The Tasian Culture was the next to begin in Upper Egypt. The culture group is named for the burials found at Der Tasa, a site on the east bank of the Nile between Asyut and Akhmim. The Tasian culture group is notable for producing the earliest blacktop-ware, a type of red and brown pottery which has been painted black on its top and interior. This pottery is vital to the dating of predynastic Egypt. Because all dates for the predynastic period are tenuous at best, WMF Petrie developed a system called Sequence Dating by which the relative date, if not the absolute date, of any given predynastic site can be ascertained by examining the handles on pottery. As the predynastic period progressed, the handles on pottery moved from functional to ornamental, and the degree to which any given archaeological site has functional or ornamental pottery can be used to determine the relative date of the site. Since there is little difference between Tasian and Badarian pottery, the Tasian Culture overlaps the Badarian place on the scale between S.D. 21 and 29 significantly. From the Tasian period onward, it appears that Upper Egypt was influenced strongly by the culture of Lower Egypt.
The Badarian Culture, named for the Badari site near Der Tasa, followed the Tasian culture, however similarities between the two have lead very many to not differentiate between them at all. The Badarian Culture continued to produce the kind of pottery called Blacktop-ware (although its quality was much improved over previous specimens), and was assigned the Sequence Dating numbers between 21 and 29. The significant difference, however, between the Tasian and Badarian culture groups which prevents scholars from completely merging the two together is that Badarian sites use copper in addition to stone, and thus are chalcolithic settlements, while the Tasian sites are still neolithic, and are considered technically part of the Stone Age. Badarian flint tools continued to develop into sharper and more shapely blades, and the first faience and more was developed. Distinctly Badarian sites have been located from Nekhen to a little north of Abydos. It appears that the Fayum A culture and the Badarian and Tasian Periods overlapped significantly, however the Fayum A culture was considerably less agricultural, and was still neolithic in nature.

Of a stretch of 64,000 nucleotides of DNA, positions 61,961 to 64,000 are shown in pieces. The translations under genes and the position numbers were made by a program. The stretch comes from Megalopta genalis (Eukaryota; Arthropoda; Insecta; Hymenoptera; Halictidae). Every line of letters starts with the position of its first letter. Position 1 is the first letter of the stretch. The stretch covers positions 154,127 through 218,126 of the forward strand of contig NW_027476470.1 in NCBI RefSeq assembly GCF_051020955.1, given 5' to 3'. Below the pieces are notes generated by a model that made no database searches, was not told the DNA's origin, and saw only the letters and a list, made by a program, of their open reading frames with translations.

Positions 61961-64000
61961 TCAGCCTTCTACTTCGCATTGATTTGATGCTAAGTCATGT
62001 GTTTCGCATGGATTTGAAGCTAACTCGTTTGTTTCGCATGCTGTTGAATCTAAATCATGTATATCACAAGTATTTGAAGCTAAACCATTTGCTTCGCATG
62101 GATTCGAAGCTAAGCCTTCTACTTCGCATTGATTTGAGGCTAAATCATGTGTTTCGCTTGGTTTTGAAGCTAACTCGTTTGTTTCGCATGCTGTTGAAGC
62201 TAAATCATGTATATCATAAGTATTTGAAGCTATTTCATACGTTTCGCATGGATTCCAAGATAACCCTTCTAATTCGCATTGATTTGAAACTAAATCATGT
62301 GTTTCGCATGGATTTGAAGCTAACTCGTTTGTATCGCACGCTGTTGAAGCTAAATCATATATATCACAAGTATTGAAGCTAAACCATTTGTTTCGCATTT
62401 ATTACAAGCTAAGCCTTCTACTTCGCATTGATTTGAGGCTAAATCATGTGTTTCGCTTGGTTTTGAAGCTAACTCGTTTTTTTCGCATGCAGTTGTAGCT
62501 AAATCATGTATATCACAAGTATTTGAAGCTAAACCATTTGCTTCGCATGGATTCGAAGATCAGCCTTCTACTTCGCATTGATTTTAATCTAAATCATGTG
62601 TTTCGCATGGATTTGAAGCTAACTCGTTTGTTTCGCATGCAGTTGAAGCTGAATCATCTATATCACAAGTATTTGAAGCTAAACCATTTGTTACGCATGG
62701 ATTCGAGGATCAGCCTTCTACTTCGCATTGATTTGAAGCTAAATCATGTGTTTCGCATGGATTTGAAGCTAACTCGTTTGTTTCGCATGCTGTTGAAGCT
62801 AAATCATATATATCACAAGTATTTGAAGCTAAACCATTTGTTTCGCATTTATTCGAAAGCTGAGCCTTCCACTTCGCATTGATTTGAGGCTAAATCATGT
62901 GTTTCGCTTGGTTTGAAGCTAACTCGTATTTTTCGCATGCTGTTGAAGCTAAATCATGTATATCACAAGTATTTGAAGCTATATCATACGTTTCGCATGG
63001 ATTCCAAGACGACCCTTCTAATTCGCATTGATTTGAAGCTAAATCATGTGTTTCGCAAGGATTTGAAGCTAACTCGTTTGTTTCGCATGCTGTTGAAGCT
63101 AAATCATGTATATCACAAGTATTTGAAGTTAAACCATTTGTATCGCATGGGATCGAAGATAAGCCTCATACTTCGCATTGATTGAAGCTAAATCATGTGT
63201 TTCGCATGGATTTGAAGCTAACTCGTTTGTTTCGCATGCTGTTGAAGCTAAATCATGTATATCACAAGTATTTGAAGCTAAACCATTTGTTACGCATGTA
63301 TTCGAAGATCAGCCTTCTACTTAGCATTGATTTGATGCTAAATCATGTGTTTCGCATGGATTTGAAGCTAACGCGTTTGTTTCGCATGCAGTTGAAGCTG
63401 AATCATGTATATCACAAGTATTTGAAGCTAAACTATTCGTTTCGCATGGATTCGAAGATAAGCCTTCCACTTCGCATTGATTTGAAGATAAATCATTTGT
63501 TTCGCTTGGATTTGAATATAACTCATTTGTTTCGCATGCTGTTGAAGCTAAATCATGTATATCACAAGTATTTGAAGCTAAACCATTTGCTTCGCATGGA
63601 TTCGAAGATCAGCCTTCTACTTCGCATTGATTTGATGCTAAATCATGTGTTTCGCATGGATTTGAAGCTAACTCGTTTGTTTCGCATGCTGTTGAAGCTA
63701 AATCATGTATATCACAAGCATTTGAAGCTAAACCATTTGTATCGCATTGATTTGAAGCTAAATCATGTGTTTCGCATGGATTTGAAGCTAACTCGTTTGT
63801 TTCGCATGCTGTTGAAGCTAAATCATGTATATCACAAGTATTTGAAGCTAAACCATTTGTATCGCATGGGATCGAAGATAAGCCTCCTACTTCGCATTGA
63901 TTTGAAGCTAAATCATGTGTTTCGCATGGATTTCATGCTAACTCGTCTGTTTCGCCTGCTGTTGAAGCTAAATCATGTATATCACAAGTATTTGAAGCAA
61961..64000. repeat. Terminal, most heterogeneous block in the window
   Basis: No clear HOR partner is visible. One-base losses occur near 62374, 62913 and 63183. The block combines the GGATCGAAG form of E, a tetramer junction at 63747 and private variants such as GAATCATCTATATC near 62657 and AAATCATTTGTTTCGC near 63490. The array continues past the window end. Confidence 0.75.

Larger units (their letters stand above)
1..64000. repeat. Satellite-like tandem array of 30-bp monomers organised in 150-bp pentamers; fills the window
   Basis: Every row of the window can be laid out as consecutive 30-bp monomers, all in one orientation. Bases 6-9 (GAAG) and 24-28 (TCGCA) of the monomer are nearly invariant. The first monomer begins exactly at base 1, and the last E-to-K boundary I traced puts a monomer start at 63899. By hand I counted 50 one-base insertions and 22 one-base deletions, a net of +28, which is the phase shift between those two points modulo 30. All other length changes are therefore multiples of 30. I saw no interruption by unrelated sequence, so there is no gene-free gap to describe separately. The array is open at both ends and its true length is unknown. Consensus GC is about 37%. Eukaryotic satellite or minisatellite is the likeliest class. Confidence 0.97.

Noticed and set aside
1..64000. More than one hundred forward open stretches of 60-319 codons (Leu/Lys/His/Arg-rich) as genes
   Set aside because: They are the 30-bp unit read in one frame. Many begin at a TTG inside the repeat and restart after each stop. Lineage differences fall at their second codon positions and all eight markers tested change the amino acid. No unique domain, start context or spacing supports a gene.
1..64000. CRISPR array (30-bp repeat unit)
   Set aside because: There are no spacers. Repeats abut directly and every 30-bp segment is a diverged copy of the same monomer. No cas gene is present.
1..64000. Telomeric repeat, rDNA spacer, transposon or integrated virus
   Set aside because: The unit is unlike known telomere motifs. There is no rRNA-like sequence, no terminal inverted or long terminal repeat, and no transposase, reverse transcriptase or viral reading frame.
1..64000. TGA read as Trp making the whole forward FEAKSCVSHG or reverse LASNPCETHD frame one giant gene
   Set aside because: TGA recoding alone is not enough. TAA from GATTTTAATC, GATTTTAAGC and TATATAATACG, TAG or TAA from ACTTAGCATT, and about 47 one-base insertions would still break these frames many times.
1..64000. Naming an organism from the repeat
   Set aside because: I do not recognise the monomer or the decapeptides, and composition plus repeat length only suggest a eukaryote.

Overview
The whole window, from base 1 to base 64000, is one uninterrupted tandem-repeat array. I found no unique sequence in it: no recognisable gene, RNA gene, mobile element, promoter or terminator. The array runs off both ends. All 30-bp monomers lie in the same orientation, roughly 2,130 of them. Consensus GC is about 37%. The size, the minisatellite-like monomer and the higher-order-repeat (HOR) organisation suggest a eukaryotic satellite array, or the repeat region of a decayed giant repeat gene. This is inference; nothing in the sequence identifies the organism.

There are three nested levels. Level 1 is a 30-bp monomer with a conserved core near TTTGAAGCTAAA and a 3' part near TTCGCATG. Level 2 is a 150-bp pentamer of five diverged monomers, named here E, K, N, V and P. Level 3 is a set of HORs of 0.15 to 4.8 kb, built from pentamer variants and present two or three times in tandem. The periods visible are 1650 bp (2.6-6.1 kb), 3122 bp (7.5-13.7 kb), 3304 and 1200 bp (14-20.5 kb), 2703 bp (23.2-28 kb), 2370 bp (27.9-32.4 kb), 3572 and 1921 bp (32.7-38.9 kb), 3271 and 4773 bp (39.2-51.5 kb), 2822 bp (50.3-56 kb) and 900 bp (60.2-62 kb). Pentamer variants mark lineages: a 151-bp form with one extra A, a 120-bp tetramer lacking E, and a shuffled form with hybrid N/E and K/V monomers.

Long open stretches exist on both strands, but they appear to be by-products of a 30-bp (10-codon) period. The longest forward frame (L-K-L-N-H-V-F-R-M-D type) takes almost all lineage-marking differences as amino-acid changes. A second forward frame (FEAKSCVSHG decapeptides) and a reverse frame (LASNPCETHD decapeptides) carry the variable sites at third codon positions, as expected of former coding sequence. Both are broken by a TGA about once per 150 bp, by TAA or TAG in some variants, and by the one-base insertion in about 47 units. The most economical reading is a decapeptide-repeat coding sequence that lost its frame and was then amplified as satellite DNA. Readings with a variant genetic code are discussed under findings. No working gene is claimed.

Amratian (Naqada I) CultureEdit
The Amratian Culture is named after the site of el-Amra, about 120 km south of Badari. El-Amra was the first site where this culture group was found unmingled with the later Gerzean culture group, however this period is better attested at the Naqada site, thus it is referred to also as the Naqada I culture. Black-topped ware continues to be produced, but white cross-line ware, a type of pottery which has been decorated by close parallel white lines being crossed by another set of close parallel white lines, begins to be produced during this time. The Amratian period falls between S.D. 30 and 39 in Petrie's Sequence Dating system. Trade between Upper and Lower Egypt is attested at this time, as new excavated objects attest. A stone vase from the north has been found at el-Amra, and copper, which is not present in Egypt, was apparently imported from the Sinai, or perhaps from Nubia. Obsidian and an extremely small amount of Gold were both definitively imported from Nubia during this time. Trade with the oases was also likely. New innovations like mudbrick buildings for which the Gerzean period is well known also begin during this time, attesting to cultural continuity, however they did not reach nearly the widespread use that they were known for in later times. Additionally, oval and theriomorphic cosmetic pallets appear to be used in this period, however the workmanship is still very rudimentary and the relief artwork for which they were later known is not yet present.
Gerzean (Naqada II) CultureEdit